Top 10 State Stories

Top 10 State Stories
Photo by Jana Birchum

1) Obama-(Tex)Mania Technically, this started in Austin back around Feb. 23, 2007, with the massive Auditorium Shores rally. But through the Hillary Clinton/Barack Obama debate at UT, the rally at the Capitol, and the seemingly endless stream of volunteers around the nation – Austin decided, "Yes, we can."

2) Your Gerrymander Looks Ill House Democratic Caucus Leader Jim Dunnam thought it would take another couple of electoral cycles, but somehow state Democrats made three straight elections of gains, taking 74 House seats in November. Republicans were wondering why keeping power felt so much like defeat.

3) Your Other Gerrymander Is Just Fine "The monster that was created to produce the result that has occurred tonight has in fact produced the result that occurred tonight," said Democrat Larry Joe Doherty, after pouring $1.2 million – including $100,000 of his own – into the Tom DeLay-gerrymandered CD 10 and still losing to incumbent Michael McCaul. The Texas GOP actually regained a delegate and nearly took out Waco's Chet Edwards.

4) DPS Raked Over Coals Insufficient security allowed an arsonist to set fire to the First Residence in June. Fortunately, the Perry family was not in residence – but for the Texas Department of Public Safety, the timing couldn't have been worse, as the Sunset Commission had just delivered a scathing review. DPS leader Col. Tommy Davis decided it was a good time to retire.

5) Hurricanes Gustav and Ike Austin barely suffered a glancing blow from the storms but opened its doors to coastal evacuees. Then the UT Board of Regents decided to lay off 3,800 employees at UT Medical Branch at Galveston, turning a disaster into a tragedy.

6) Ta-Ta to the Titty Tax It's not Texas without gung-ho puritans screaming that a little bit of flesh will be the end of civilization. But when lawmakers levied a $5 surcharge every time naked nipples and booze were in the same room, the courts called it an unconstitutional tax on content, leaving the pols nothing to cover their embarrassment.

7) Harris County Turns Blue Despite the best efforts of Paul Bettencourt (see "Top 10 Election Gaffes"), the once rock-solid Republican Harris County got caught in the tide of Obamamania, as Houston Democrats flexed their muscles. Dems were the top vote-getters in 72 of 106 races, and the formerly all-GOP district court judgeships went 21-4 to the donkeys.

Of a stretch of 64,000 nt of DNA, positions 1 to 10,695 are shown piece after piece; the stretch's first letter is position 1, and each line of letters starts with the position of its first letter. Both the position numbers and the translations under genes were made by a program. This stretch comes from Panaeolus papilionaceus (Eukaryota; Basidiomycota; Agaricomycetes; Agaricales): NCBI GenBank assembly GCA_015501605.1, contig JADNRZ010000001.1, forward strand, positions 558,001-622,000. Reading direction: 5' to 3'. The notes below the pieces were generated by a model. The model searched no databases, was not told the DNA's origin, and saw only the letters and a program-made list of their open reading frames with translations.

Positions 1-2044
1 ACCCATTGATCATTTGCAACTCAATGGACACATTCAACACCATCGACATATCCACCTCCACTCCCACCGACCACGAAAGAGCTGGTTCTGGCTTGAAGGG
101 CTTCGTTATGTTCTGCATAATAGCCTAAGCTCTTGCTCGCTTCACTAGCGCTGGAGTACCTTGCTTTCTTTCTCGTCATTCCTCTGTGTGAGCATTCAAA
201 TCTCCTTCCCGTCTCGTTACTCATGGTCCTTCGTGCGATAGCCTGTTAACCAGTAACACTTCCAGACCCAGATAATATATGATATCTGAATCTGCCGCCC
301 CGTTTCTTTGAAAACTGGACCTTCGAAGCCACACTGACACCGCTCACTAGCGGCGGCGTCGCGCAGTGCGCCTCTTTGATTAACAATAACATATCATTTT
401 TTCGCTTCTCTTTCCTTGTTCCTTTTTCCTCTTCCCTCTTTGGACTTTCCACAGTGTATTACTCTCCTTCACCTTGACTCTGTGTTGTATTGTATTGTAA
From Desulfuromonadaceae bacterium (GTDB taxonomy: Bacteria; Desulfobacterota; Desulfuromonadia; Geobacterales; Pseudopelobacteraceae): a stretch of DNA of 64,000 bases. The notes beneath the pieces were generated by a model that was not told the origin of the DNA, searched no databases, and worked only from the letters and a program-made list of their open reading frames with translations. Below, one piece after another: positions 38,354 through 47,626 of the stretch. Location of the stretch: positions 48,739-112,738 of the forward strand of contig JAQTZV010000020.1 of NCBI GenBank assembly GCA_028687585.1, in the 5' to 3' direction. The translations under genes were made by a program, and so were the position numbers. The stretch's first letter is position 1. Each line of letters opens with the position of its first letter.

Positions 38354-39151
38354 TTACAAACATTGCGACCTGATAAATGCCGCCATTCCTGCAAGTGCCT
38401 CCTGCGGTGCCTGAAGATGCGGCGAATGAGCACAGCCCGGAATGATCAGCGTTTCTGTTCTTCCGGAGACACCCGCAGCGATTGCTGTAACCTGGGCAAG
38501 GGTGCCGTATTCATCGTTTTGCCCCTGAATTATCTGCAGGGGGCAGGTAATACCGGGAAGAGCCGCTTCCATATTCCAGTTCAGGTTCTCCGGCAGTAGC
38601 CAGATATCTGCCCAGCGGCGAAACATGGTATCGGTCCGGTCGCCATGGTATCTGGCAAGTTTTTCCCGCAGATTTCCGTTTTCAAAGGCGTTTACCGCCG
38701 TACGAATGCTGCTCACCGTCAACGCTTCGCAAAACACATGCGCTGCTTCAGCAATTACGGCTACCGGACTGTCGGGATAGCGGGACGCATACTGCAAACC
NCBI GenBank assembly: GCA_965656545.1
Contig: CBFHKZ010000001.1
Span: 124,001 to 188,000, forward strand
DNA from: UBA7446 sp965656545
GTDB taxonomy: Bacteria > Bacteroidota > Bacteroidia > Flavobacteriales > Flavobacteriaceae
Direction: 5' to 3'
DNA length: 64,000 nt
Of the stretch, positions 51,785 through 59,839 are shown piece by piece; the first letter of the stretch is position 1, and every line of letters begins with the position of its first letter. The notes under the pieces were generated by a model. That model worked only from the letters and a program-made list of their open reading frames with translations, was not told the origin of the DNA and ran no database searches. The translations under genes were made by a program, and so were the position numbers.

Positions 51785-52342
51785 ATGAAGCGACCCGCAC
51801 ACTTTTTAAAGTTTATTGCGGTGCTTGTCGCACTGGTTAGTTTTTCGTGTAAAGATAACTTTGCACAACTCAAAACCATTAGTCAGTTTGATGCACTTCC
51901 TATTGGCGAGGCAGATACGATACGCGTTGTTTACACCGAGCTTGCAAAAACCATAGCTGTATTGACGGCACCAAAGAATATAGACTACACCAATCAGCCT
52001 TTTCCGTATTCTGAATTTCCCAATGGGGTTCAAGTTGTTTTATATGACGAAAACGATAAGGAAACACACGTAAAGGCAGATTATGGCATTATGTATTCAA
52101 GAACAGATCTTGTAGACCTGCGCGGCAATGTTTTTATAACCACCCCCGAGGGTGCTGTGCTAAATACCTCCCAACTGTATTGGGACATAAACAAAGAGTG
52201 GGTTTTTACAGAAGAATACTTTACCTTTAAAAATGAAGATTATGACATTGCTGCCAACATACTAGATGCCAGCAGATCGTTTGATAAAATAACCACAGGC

8) We'd Rather Just Forget Bush Ever Happened When it was announced that SMU would host the new George W. Bush Presidential Library, 28 current and retired bishops signed a protest saying, "Linking [Bush's] presidency with a university bearing the Methodist name is utterly inappropriate." In June, a group of Methodist theologians launched the "What Would John Wesley Do?" website to organize against the library.

9) Kicking Out the Two-Step. Texas has never seen turnout like it did for this year's primaries, which also meant unprecedented scrutiny on the Democrats' hybrid daytime primary/nighttime caucus presidential nomination system. It seemed to work fine since 1976, but after Clinton won the day and Obama took the night it nearly caused an insurrection at the state convention. Sen. Royce West, D-Dallas, is designated fixer.

10) Jockeying for 2010 As of press time, the buzz was that U.S. Sen. Kay Bailey Hutchison will mount a 2010 interparty challenge to Gov. Rick Perry, and a line was forming to take Hutchison's seat. On the Democratic side, maybe Houston Mayor Bill White and definitely Comptroller John Sharp; GOP side, former Secretary of State Roger Williams and current Texas Railroad Commissioner Elizabeth Ames Jones are definite, as is fellow Railroad Commissioner Michael Williams. Lt. Gov. David Dewhurst and state Sen. Florence Shapiro are floating.

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Barack Obama, Jim Dunnam, gerrymander, Larry Joe Doherty, Tom DeLay, Michael McCaul, Texas Department of Public Safety, Sunset Advisory Commission, Tommy Davis, Hurricane Ike, UT Board of Regents, Department of Public Safety, titty tax, George W. Bush Presidential Library, Kay Bailey Hutchison, Bill White

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